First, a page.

Sunday, November 27, 2011

Fukushima-linked cancer risk so low it cannot be measured

There was a very interesting article in the Japan Times on Friday.  It concerned the risk of getting cancer due to radiation released from the damaged Fukushima nuclear power plant.  The science is clear- the risk is so low that it cannot be measured.  But that wasn't the interesting thing.  What stood out to me was how the information was presented.

I found it curious how 'no cancer detectable' becomes 'cancer may be impossible to detect'.  In one the implication is there is no cancer; in the other, there is cancer, just impossible to detect. Language is a funny thing. There's a lesson here about how the media works and what people want to read.

The writer is very keen to keep alive the possibility of danger.  Rather than simply inform readers that there is nothing to worry about, the article airs the views of housewives like Yuka Saito, who doesn't let her children play outside from fear of radiation, and makes them wear hats, face masks and long sleeves if they go out at all.  We hear about residents who want to flee but 'have no place to go'.  We read of consumers who are so worried about radiation they constantly carry geiger counters.  One could be forgiven, after having read the article, for having the impression that radiation was a deadly and insidious menace killing at will and unseen.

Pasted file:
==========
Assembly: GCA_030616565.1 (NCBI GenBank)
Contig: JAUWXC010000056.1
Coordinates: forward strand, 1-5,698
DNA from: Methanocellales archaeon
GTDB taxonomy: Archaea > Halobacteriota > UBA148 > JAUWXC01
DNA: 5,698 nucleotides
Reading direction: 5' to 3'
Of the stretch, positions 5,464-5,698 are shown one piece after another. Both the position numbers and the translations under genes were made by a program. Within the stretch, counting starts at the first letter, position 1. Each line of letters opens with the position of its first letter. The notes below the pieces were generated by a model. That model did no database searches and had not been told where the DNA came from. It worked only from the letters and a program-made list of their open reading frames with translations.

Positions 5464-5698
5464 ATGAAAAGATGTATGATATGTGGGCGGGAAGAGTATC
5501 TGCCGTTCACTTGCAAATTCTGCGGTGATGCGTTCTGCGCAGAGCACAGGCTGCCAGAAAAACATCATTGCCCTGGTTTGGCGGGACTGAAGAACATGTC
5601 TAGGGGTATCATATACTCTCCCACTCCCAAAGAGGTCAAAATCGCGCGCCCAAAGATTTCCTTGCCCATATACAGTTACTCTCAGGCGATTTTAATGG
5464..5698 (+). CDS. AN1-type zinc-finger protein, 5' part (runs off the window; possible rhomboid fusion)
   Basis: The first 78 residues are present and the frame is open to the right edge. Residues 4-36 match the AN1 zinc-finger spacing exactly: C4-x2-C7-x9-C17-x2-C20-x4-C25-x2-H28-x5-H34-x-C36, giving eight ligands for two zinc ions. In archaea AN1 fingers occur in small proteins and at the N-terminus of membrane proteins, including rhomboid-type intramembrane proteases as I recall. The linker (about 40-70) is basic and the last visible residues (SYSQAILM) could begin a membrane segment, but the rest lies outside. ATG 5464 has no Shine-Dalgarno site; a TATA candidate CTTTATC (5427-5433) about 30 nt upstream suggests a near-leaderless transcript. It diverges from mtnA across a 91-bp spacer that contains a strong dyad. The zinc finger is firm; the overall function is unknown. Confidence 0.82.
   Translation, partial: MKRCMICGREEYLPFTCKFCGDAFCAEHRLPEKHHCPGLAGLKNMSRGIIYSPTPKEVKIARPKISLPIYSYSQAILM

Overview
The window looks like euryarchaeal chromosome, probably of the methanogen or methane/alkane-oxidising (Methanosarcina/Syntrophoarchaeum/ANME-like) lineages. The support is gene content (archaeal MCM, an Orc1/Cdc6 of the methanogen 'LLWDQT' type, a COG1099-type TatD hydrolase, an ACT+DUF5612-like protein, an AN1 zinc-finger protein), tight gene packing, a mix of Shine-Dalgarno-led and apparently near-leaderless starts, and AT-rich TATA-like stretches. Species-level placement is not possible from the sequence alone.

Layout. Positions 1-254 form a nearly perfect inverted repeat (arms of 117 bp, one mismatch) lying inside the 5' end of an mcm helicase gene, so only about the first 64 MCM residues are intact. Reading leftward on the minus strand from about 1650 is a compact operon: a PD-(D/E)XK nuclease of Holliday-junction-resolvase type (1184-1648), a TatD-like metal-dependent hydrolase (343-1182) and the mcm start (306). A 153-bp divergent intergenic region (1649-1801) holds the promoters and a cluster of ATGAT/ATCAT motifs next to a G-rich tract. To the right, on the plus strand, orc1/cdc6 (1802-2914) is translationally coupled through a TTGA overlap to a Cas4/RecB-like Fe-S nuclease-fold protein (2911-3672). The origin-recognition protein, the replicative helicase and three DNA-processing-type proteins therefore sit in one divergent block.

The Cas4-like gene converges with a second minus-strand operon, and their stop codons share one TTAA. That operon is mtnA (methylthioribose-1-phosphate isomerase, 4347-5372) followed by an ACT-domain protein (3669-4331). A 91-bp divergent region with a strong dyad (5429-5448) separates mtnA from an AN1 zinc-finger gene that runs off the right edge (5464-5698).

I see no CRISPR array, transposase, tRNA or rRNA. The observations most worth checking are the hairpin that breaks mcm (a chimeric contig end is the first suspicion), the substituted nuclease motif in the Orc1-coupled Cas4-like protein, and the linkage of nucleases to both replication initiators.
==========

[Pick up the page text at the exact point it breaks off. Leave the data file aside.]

I think it's very sad that these kinds of views are presented as a valid alternative to those of mainstream scientists who say there is no measurable danger.  The risk is quite literally immeasurably small.  It's impossible to report a measure of risk that is lower than that.  If residents of Fukushima desire to leave because of that risk, can they really said to be acting rationally?  If they move to, say, Tokyo, they will be subject to other small, but actual genuine and measurable risks: the risk of reduced life expectancy due to pollution, the risk of violent crime. 

By any reasonable measure, if risks to health were to be objectively and rationally evaluated and acted upon, then Tokyo would be evacuated to Fukushima.

Of course we cannot rule out the possibility of Fukushima power plant radiation-induced cancer completely.  Science is not capable of that; nothing can be said with 100% certainty.  For example, I cannot rule out with 100% certainty that fairies live at the bottom of my garden.  After all, they certainly are impossible to detect!  But if somebody wants me to take the possibility into account, they are damn sure going to have to provide some pretty convincing evidence. evidence at all.